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April 22nd to 28th 2016 ed., p.13

The second part, with its vague reference to economic reform, is almost as unhelpful if not quite as tautologous. The finance minister agrees with Brussels that maintaining economic growth is crucial for Spain (it would be pretty hard not to); but he disagrees with EU economists on what “consolidation efforts” will best achieve this and whether “reform efforts” are necessary to do so.

     De Guindos has rejected the EU’s demands for further austerity measures, saying they would damage rather than improve the Spanish economy. In responding to the Commission’s latest report, the finance minister pointed to Spain’s steady GDP expansion - currently the best in the eurozone - and slightly-reduced unemployment as proof that a change of economic direction is not needed. His argument has some weight and supports the broader case that Brussels’ advice to Spain is frequently unhelpful, almost always self-interested, and very often both.

t seems that anyone who has kept reasonably abreast of economic developments in



Spain over the last year - and who doesn’t mind stating the obvious for a living - is qualified to advise Luis de Guindos on how to run the Spanish economy. On Tuesday, the EU Commission and European Central Bank published a report in which Spain was, once again, admonished for missing some of Brussels’ supposedly crucial fiscal targets.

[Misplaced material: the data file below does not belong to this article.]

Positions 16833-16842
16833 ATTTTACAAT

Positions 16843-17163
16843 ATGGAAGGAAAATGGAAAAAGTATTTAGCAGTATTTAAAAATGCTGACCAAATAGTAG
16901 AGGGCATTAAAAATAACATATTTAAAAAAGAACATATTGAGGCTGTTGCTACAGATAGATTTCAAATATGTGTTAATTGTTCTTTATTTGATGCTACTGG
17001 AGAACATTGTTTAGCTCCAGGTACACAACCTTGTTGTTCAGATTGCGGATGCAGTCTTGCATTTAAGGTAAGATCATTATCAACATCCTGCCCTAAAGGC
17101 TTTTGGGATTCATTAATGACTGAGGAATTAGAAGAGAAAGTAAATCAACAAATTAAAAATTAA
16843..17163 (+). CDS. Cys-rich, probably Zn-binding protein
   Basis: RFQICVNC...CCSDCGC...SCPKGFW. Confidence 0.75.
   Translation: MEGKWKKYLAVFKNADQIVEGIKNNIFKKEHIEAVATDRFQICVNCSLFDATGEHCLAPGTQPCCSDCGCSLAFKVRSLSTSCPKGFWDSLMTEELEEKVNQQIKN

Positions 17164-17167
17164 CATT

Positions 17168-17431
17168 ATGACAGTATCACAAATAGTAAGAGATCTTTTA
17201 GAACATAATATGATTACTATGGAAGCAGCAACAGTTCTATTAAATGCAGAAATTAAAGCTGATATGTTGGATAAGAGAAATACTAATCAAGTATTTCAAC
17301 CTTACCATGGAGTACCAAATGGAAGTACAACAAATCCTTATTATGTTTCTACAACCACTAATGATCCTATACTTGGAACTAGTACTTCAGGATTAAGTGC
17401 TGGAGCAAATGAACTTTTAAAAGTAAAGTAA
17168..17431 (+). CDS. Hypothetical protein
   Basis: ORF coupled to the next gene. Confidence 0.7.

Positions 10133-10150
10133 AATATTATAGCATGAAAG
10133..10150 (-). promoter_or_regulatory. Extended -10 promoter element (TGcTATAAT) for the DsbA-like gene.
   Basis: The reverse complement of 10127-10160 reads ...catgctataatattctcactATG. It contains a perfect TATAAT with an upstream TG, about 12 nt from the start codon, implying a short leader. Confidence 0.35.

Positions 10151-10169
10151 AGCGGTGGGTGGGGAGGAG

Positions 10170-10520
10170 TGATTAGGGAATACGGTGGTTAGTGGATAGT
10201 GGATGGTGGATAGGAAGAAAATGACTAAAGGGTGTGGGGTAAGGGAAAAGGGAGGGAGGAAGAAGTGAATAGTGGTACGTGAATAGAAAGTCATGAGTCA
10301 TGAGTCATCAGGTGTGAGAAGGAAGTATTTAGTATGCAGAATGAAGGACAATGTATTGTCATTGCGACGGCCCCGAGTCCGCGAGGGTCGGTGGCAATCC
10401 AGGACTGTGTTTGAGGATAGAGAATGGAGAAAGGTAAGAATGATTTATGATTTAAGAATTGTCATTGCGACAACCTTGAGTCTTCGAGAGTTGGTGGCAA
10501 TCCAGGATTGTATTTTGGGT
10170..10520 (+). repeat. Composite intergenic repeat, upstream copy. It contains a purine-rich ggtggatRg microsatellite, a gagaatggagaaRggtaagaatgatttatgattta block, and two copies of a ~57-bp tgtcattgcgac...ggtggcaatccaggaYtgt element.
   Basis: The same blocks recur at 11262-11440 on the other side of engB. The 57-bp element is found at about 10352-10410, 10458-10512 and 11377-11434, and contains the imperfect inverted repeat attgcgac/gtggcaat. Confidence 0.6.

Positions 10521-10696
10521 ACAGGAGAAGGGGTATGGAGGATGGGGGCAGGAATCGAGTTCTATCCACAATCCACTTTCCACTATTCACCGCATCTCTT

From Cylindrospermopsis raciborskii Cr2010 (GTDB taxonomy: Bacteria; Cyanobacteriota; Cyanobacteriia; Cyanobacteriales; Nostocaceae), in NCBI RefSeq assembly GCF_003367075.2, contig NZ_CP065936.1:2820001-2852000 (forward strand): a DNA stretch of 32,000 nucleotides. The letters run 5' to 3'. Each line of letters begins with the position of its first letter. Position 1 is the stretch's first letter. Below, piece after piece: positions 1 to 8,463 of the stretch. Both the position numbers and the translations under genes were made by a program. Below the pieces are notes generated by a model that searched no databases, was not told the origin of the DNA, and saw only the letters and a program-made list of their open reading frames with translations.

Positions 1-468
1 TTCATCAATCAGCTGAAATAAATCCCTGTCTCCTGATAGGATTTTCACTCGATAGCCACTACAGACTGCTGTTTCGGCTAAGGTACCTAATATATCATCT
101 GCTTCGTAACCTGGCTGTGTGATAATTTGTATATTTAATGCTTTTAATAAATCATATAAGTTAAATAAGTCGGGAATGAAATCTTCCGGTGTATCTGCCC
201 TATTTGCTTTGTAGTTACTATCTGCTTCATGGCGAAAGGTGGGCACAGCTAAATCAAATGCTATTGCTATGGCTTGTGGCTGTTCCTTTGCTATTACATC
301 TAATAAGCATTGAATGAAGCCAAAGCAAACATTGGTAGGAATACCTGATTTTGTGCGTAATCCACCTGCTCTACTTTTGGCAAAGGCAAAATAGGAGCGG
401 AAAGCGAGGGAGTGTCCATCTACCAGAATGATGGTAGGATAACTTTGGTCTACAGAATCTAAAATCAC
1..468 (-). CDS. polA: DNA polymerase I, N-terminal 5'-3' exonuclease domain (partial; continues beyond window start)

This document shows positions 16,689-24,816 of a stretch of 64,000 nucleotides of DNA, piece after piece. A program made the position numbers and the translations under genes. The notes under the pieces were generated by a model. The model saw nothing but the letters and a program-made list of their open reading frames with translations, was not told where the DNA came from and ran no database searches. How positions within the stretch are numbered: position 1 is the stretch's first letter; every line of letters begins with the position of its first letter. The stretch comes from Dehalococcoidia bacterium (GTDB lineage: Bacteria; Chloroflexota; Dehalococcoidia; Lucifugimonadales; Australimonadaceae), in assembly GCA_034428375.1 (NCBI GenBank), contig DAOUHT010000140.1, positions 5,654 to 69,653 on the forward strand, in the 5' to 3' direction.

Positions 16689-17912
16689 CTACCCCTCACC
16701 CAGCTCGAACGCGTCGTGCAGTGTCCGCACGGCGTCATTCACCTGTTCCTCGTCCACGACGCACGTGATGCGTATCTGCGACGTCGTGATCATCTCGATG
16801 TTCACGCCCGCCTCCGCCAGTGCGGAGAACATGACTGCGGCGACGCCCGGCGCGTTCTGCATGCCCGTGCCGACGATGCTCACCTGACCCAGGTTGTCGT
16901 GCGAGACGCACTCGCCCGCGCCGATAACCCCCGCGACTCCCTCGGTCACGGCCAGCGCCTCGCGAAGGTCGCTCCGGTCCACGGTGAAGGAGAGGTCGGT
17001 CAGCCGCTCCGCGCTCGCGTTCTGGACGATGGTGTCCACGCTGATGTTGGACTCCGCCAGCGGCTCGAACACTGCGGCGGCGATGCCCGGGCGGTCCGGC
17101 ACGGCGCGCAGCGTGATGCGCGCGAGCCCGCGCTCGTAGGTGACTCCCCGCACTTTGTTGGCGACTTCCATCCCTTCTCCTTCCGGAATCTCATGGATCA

Once translated from the boring and convoluted language apparently mandatory for the writing of such documents, the Commission’s advice to Spain is essentially: keep on growing your economy (which will, of course, ensure EU targets are met). You don’t say! The vacuity of Brussels’ latest ‘report’ on the Spanish economy prompts a serious question: would Luis de Guindos be better off just ignoring the EU’s advice and running Spain’s fiscal affairs as he thinks fit?

      Spain, says the document, requires “additional consolidation efforts to ensure a durable reduction of the general government deficit, and strong reform efforts remain paramount to further rebalance the economy”.

      Translated from report-speak, the first part states that Spain should maintain economic growth in order to reduce its budget deficit, which currently hovers at around 5% of GDP. De Guindos, of course, knows this already. So far, so obvious.

freelance journalist

M a r k   N a y l e r